Jump to content

[Article] Coldplay and the French connection


Recommended Posts



Elizabeth S writes on the different connections that Coldplays new album Viva La Vida has with art.


Ferdinand Victor Eugène Delacroix, born in 1798, was a French Romantic artist, held by many as the pioneer of the French Romantic School. Delacroix could represent reality with the skill of a master and yet borrow richly from exotic inspirations. Also hugely proficient at lithography, he illustrated various works of William Shakespeare, the Scottish writer Sir Walter Scott and the German writer Johann Wolfgang Von Goethe. But what Delacroix himself did not know was that he would be the album cover artist for a 20th century band that he never knew existed.


The band is the British rock band Coldplay which released its fourth album Viva La Vida on June 17 this year, finally gratifying its colossal fan base across the globe. Another phenomenal album isn’t a surprise at all, but the band’s 10 novel tunes that have been packaged in a 19th century painting, certainly is.


The album sleeve carries Delacroix’s most influential work, La Liberté guidant le peuple (Liberty leading the people), painted in 1830. The painting is a political poster with a powerful visual depiction of the event on July 28, 1830, when the people rose and dethroned the Bourbon king. Delacroix himself wasn’t part of the event, but wanted to paint it for sentimental value. The artwork shows Parisians, alight with the spirit of revolution, striding behind the French tricolour with a bed of dead soldiers in the foreground.


The flag is carried by a striking female figure believed to be ‘Liberty’. She is shown to be wearing the Phrygian cap that became a symbol of liberty during the French Revolution of 1789.


The then French government had bought the painting, but officials thought it to be too bold and provocative. It was removed from public view until it was finally put on display by the newly-elected President Louis Napoleon Bonaparte.


Today, this iconic artwork is displayed in the Louvre, Paris. It’s not just the borrowed 19th century painting that has baffled everyone about the new album. It’s also the album title Viva La Vida.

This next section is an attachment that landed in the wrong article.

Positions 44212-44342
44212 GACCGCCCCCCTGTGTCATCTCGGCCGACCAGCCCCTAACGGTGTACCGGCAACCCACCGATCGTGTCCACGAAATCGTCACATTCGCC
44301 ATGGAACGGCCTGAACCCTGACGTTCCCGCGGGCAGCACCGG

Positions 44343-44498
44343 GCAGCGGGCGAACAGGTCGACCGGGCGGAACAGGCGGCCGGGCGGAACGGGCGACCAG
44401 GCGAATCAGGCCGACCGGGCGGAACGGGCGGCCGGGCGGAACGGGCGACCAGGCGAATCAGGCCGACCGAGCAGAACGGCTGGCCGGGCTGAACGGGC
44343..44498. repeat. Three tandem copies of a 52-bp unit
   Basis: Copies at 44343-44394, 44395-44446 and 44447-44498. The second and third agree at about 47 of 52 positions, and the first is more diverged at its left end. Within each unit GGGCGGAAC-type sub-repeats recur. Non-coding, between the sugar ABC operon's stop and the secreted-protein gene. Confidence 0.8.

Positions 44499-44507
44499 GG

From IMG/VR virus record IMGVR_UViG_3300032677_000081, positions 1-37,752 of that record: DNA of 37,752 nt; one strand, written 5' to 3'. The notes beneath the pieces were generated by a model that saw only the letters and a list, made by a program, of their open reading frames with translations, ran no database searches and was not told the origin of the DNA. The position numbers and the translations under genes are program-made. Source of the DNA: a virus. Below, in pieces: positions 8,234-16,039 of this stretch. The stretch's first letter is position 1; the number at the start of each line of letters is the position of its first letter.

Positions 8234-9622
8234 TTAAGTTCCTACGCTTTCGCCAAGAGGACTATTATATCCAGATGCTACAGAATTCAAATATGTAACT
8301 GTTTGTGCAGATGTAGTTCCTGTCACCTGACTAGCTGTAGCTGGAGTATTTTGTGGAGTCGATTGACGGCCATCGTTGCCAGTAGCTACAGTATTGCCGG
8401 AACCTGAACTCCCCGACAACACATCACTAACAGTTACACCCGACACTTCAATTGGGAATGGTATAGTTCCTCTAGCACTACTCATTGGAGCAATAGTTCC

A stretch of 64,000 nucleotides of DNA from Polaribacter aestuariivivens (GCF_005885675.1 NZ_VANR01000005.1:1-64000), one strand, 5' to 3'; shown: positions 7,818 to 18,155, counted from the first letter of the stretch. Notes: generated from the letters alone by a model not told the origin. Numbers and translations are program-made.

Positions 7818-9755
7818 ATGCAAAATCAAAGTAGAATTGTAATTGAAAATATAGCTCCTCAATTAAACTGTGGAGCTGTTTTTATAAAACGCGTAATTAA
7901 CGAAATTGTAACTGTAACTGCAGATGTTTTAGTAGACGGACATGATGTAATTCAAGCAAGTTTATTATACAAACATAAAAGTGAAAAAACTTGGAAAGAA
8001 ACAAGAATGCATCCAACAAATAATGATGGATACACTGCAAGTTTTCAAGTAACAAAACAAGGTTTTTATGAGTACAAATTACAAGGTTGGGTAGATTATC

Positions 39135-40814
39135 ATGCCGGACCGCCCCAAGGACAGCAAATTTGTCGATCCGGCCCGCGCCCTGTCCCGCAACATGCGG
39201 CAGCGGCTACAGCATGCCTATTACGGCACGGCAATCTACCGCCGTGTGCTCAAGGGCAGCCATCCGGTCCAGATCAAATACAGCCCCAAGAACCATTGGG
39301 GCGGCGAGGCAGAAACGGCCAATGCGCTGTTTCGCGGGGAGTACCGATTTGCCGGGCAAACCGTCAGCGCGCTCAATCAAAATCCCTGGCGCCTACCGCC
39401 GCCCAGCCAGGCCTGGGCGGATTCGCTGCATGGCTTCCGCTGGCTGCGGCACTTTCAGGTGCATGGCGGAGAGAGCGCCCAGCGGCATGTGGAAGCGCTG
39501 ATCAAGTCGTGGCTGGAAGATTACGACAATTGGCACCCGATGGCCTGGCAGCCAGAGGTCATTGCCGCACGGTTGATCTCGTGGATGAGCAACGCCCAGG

An incredibly optimistic phrase if one deciphers what it means, which is ‘Long live life’. The title is borrowed too and from the archives of fine art. Viva La Vida is Mexican surrealist Frida Kahlo’s last painting.


The painting shows a cluster of water melons and in the centre is a sliced melon with the inscription Viva La Vida. Lead Singer Chris Martin apparently chose the title inspired by Frida’s courage; she lived a life full of hardships, bore polio, a broken spine and chronic pain for decades.


But all this didn’t stop her from painting a vibrant piece of art and calling it Viva La Vida or ‘Long live life’.


An eerie semblance to Coldplay’s album is Viva la revolution, an album by Japanese band Dragon Ash. It has not only a familiar name, but even the album cover is modelled on La Liberté.


The name and sleeve of the album are starkly different from Coldplay’s previous albums. Designed by Tappin Gofton, the cover of the band’s preceding album ‘X and Y’ was a cryptic image of colour blocks on a black background. The blocks were a graphical representation, based on a binary code known as Baudot.


Not remotely close to the romantic representation of revolution. But then again, Viva La Vida isn’t just another Coldplay album. It is the album that marks the advent of a supposed sonic renaissance from the band.


In its quest to reinvent itself, the album opens with Persian santur and has lyrics that are meant to be much more abstract. The album is almost like a journey through unmoving scenes, with experimental sounds.


What is different is the band’s visual promotion, and ‘Liberty leading the people’ with Viva la Vida boldly slapped on it definitely does justice to the band’s intentions of meandering from stereotypes.



Link to comment
Share on other sites

Create an account or sign in to comment

You need to be a member in order to leave a comment

Create an account

Sign up for a new account in our community. It's easy!

Register a new account

Sign in

Already have an account? Sign in here.

Sign In Now

  • Create New...